Greece approves port sale in second-largest city

A 67 percent stake in Thessaloniki Port has been sold for €232 million. (AP Photo)
Updated 22 February 2018
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Greece approves port sale in second-largest city

ATHENS: Lawmakers have approved the sale of a 67 percent stake of the Thessaloniki Port Authority in Greece’s second largest city, in a deal worth 232 million euros ($285 million).
Parliament ratified the concession agreement through 2051 which was signed in December with the consortium South Europe Gateway Thessaloniki. The consortium is comprised of Germany’s Deutsche Invest Equity Partners GmbH, Greek-Russian Belterra Investments, and France’s Terminal Link SAS.
Thursday’s approval follows the 2016 privatization of Greece’s largest port of Piraeus through the sale of a majority stake to China’s Cosco group.
Greece’s left-wing government says it’s committed to continuing cost-cutting reforms and privatization after the country’s international bailout ends in August. It will present rescue creditors a development plan in April to be used to gauge post-program surveillance and debt relief.


France’s Nicolas Sarkozy loses bid to avoid influence peddling trial

Updated 19 June 2019
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France’s Nicolas Sarkozy loses bid to avoid influence peddling trial

  • Sarkozy is accused of offering to help a judge win promotion
  • Sarkozy’s lawyers have previously argued that magistrates investigating the alleged secret Libyan funding exceeded their powers

PARIS: Former French President Nicolas Sarkozy will stand trial for influence peddling after the country's highest court rejected his final bid to have the case thrown out, his lawyer said on Wednesday.
Sarkozy is accused of offering to help a judge win promotion in return for leaked information about a separate inquiry. He has consistently denied any wrongdoing.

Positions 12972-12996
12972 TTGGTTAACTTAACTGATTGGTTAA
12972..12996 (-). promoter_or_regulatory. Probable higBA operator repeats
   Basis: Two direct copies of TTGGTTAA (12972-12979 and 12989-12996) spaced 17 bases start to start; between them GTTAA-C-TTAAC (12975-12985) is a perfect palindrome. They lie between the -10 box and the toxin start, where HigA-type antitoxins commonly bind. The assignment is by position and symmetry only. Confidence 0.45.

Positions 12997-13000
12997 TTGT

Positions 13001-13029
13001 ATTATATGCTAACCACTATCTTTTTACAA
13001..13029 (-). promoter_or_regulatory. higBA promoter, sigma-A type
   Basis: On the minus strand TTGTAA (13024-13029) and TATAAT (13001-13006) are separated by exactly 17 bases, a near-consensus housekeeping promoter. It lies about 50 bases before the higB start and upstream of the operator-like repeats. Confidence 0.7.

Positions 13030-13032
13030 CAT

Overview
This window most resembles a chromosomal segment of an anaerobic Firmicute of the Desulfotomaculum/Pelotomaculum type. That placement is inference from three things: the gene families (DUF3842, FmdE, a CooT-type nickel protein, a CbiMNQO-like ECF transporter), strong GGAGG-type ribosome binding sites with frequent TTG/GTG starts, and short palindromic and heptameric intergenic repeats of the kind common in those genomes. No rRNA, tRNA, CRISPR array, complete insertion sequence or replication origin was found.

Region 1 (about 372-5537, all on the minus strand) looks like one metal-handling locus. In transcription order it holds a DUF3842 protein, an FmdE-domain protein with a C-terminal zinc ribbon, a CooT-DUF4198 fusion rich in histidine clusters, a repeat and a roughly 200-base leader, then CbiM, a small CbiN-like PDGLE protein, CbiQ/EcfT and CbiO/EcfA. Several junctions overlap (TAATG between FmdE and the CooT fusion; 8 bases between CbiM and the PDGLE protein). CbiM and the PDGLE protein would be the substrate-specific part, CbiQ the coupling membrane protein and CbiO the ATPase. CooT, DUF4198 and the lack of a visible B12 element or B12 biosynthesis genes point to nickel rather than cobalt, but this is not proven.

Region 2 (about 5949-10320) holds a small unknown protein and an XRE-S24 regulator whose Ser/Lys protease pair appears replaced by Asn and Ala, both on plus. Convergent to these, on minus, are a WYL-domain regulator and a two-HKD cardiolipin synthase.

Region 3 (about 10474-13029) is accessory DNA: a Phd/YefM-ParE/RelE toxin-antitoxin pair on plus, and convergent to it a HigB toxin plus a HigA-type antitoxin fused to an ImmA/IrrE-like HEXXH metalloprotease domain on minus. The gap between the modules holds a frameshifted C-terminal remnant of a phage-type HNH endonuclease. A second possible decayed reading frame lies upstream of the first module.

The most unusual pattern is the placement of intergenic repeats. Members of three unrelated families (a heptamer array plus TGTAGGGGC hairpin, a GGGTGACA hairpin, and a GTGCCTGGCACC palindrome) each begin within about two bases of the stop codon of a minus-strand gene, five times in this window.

The case came about after investigators used phone-taps to examine allegations that late Libyan leader Muammar Gaddafi funded Sarkozy’s successful campaign for the presidency in 2007.
As they eavesdropped on his calls, the investigators began to suspect the former president had offered the judge promotion in return for information on another investigation involving allegations Sarkozy accepted illicit payments from L'Oreal heiress Liliane Bettencourt for the same campaign.
Sarkozy’s lawyers have previously argued that magistrates investigating the alleged secret Libyan funding exceeded their powers and went on a “fishing expedition” by tapping his conversations between September 2013 and March 2014, breaching lawyer-client privilege.
He was cleared over the Bettencourt allegations.
On Wednesday, his defence team said the use in this case of wiretapped remarks gleaned in relation to a different investigation contravened a ruling by the European Court of Human Rights.
"These legal issues are still relevant," Sarkozy lawyer Jacqueline Laffont said. "It will be for the court to decide whether a French court can override a decision of the European Court of Human Rights."
Wednesday's ruling that the trial proceed came from the 'Cour de Cassation', which decides whether an earlier decision by an appeals court conforms with French law.